Nora Hunyadi

Michelle Huws-Thomas, Healthcare Sciences, Cardiff University 

Tony Ince, Cardiff University

Bob Jeffery, Sheffield Hallam University

Jess, University: You can have all the privileges in the world; and without compassion for your fellow humans you will never be a rounded person. A true leader serves others. Your role at the University of Birmingham is to ensure the business runs well and profits. A good business does not exploit its employees – a good business invests in people, gives them dignity, respect and opportunities to develop and thrive. Making profit without taking care of those who helped the business make the money is vulgar and ultimately unethical. Here is a poem you ought to read and learn from – I hope you have a good look at the man staring back at you:

The Man In The Glass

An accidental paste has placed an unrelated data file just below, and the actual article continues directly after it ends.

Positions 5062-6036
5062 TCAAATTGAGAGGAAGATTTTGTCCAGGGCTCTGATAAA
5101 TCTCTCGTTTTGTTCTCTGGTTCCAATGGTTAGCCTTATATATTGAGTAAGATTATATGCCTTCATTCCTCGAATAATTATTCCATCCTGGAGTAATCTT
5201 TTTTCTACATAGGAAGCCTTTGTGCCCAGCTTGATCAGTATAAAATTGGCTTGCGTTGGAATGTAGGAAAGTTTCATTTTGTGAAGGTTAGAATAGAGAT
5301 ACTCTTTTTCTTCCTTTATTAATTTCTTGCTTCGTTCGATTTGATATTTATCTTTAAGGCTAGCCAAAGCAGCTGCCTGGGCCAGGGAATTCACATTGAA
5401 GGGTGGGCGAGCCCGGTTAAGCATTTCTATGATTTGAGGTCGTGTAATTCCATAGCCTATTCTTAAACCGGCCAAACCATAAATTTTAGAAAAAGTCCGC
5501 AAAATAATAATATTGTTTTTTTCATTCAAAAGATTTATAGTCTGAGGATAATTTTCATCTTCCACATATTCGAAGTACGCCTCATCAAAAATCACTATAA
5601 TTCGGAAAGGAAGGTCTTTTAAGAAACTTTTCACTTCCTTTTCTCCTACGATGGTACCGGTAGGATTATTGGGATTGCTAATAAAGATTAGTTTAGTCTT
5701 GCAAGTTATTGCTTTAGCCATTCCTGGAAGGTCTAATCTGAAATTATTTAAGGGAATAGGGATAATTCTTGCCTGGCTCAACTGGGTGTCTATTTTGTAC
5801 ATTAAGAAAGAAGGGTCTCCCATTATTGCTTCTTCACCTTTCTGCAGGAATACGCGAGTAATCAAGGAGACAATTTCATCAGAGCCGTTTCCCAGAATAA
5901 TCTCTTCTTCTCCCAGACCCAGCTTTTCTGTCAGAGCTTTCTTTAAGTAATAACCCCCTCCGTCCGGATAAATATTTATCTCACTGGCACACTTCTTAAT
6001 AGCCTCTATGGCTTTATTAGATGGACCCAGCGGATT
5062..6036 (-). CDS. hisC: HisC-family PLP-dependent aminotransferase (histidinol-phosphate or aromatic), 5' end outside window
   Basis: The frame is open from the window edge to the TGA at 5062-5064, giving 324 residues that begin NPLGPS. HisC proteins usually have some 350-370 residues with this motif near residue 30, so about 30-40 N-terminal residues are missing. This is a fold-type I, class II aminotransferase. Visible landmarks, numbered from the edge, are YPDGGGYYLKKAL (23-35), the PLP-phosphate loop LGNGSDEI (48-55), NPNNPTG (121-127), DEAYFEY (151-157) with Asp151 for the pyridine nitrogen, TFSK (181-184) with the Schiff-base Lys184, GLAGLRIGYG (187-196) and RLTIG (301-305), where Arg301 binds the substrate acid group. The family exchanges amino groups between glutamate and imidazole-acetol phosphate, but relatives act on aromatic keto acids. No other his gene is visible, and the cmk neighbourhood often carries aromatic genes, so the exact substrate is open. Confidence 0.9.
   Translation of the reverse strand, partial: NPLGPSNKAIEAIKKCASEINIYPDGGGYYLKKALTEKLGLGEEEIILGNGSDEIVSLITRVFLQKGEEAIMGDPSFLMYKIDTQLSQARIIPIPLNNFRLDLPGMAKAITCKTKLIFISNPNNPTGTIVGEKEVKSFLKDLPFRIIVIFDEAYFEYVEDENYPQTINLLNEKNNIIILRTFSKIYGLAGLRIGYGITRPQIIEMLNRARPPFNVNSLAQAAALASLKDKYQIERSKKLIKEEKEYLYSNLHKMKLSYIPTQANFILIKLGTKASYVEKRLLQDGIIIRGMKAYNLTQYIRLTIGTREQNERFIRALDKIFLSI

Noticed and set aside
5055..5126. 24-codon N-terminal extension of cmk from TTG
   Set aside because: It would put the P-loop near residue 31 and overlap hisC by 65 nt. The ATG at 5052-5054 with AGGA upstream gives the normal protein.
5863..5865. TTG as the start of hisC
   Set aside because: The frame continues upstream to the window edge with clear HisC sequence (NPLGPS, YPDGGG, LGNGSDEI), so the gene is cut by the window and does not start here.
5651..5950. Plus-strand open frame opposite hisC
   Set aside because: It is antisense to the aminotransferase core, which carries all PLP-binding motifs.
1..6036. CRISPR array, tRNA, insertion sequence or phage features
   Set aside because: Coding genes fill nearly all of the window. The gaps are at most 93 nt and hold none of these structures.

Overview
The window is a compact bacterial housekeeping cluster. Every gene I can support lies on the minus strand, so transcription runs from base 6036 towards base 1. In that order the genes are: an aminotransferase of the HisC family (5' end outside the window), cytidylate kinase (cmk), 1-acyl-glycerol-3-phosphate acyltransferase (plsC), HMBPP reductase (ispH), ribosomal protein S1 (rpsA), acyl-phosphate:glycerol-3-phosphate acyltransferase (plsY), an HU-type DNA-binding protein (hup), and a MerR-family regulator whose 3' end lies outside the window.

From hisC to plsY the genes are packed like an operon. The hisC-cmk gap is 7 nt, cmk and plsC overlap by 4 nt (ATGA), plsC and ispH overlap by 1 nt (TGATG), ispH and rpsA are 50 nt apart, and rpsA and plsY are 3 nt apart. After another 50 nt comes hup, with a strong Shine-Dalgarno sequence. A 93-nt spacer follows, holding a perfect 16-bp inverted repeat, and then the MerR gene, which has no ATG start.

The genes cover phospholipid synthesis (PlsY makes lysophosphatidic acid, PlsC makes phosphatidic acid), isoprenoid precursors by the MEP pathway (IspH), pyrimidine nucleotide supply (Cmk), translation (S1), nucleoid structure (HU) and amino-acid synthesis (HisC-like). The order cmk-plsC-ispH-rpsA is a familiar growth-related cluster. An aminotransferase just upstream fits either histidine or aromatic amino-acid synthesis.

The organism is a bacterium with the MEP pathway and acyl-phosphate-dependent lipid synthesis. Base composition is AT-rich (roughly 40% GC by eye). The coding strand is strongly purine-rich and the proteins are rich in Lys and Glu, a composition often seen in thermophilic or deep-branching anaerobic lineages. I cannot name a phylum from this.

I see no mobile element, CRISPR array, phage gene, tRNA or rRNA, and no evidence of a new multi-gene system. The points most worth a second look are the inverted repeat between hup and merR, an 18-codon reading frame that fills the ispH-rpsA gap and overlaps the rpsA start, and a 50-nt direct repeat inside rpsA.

Peter Dale Wimbrow Sr. 

When you get what you want in your struggle for self

And the world makes you king for a day

Just go to the mirror and look at yourself

And see what that man has to say.

For it isn’t your father, or mother, or wife

Whose judgment upon you must pass

The fellow whose verdict counts most in your life

Is the one staring back from the glass.

He’s the fellow to please – never mind all the rest

For he’s with you, clear to the end

And you’ve passed your most difficult, dangerous test

If the man in the glass is your friend.

You may fool the whole world down the pathway of years

And get pats on the back as you pass

But your final reward will be heartache and tears

If you’ve cheated the man in the glass. 

Rob Joiner, Equity

Dr Lee JonesQMUL: Pay the living wage!

Ulysses S. Jones, Staffordshire University UNISON, Young Members & LGBT+ Officer: Full solidarity to all workers struggling currently, and taking part in the Strike Action. We are with you and see you.